Hope Misunderstood

“The hope of the righteous brings joy, but the expectation of the wicked will perish.” Proverbs 10:28

There are lots of reasons to think about hope and expectation in the days leading up to Christmas. We are looking forward to certain gifts, hoping that what we ourselves give will meet with thankful excitement, praying that our kids won’t get sick so we can go to the Christmas party or Christmas service. We expect certain traditions to work out, or to experience at least a small dose of peaceful or joyful feelings.

These are all expectations I juggle during the holidays. They can be burdensome, can’t they?

Then we have Advent. During Week One, we light the Hope candle. We wait in Hope. Since Advent is waiting for “long-expected Jesus,” for me Hope is not just Week One but almost the purpose of the whole season.

Proverbs 10:28 teaches that hope and expectation, while used (rightly) as synonyms, can also be two quite different matters. For me, they are often so. What I hope in and what I expect are usually different.


Early in my marriage, I learned that my expectations were often my enemy. Most of my selfish fits were because my specific expectations of how something should go had not been met. I was not expecting to have to spend my first married New Year’s Eve at a wedding Cap had to film. I was not expecting to spend my firstborn’s first Christmas in the ER because she had the flu. I expected our finances to be different, more comparable to other families in our age bracket (see this post for how this very expectation almost tore apart my fledgling marriage).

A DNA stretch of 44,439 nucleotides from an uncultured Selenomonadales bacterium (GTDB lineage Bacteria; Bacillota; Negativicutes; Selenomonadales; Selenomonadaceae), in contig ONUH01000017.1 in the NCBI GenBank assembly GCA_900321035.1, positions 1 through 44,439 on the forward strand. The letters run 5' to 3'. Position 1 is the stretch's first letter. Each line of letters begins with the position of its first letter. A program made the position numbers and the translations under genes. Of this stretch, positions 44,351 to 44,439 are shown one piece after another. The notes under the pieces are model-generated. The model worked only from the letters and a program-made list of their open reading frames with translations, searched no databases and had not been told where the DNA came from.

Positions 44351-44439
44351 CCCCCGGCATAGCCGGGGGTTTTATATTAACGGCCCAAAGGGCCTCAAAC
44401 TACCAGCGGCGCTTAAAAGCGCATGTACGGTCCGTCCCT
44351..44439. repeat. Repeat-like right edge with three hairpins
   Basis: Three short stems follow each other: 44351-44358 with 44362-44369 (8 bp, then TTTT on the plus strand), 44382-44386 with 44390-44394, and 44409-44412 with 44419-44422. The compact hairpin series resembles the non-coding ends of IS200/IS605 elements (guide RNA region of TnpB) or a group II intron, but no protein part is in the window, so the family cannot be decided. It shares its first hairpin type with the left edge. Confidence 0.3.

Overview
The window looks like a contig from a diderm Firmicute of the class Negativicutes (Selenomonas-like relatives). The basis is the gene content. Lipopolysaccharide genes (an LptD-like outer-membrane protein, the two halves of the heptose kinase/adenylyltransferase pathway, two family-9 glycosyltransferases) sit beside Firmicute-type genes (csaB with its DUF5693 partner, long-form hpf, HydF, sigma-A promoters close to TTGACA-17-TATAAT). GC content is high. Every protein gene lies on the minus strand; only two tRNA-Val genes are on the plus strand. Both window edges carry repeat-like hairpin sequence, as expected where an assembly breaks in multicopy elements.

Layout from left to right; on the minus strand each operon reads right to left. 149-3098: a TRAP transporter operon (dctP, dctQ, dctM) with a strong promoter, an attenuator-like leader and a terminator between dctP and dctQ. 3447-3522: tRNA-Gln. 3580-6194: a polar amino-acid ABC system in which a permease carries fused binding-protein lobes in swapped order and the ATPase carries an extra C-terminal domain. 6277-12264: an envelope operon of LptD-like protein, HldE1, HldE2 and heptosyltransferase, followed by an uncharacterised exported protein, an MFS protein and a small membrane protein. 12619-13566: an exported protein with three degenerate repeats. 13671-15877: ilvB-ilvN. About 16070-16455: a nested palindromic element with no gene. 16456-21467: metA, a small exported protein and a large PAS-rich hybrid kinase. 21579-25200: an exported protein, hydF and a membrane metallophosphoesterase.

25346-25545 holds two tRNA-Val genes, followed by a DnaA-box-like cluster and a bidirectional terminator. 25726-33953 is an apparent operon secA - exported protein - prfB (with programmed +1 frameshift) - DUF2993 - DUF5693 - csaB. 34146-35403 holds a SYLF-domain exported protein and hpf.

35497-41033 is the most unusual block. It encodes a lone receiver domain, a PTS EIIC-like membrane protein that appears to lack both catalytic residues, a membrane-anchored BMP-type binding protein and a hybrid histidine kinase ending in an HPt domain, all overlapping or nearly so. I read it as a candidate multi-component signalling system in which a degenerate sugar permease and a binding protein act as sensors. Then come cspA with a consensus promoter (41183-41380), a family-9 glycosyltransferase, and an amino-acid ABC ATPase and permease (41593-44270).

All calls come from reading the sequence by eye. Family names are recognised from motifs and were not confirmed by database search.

All of the disappointments I listed above are understandable, but it did occur to me one day that most of my problems would be over if I could accept what was given me rather than demanding the thing I had imagined instead.

Most of my expectations are because of looking around me, whether to past precedent (traditions!), the media (THAT’s how I should look?), or other people (I wish we could also afford ___). A lot of expectations don’t come true, because (as I tell my five-year-old on a daily basis) why should wanting something make it automatically mine? The expectation of the wicked will perish.


On the other hand, the hope I have is “living” and in something “imperishable” (1 Peter 1: 3, 4). It actually WILL come to fruition, and no scheduling mishap or illness can stop it. No wonder it brings joy in Proverbs 10:28.

How do I define this hope? With a Tolkien passage, of course. Isn’t that one of the dictionary definitions?

In all seriousness, this definition of hope occurs in the hellish landscape of Mordor:

Sam struggled with his own weariness . . . and there he sat silent until deep night fell. . . . There, peeping among the cloud-wrack above a dark tor high up in the mountains, Sam saw a white star twinkle for a while. The beauty of it smote his heart, as he looked up out of the forsaken land, and hope returned to him. For like a shaft, clear and cold, the thought pierced him that in the end the Shadow was only a small and passing thing: there was light and high beauty for ever beyond its reach. . . . Now, for a moment, his own fate, and even his master’s, ceased to trouble him. He crawled back into the brambles and laid himself by Frodo’s side, and putting away all fear he cast himself into a deep untroubled sleep.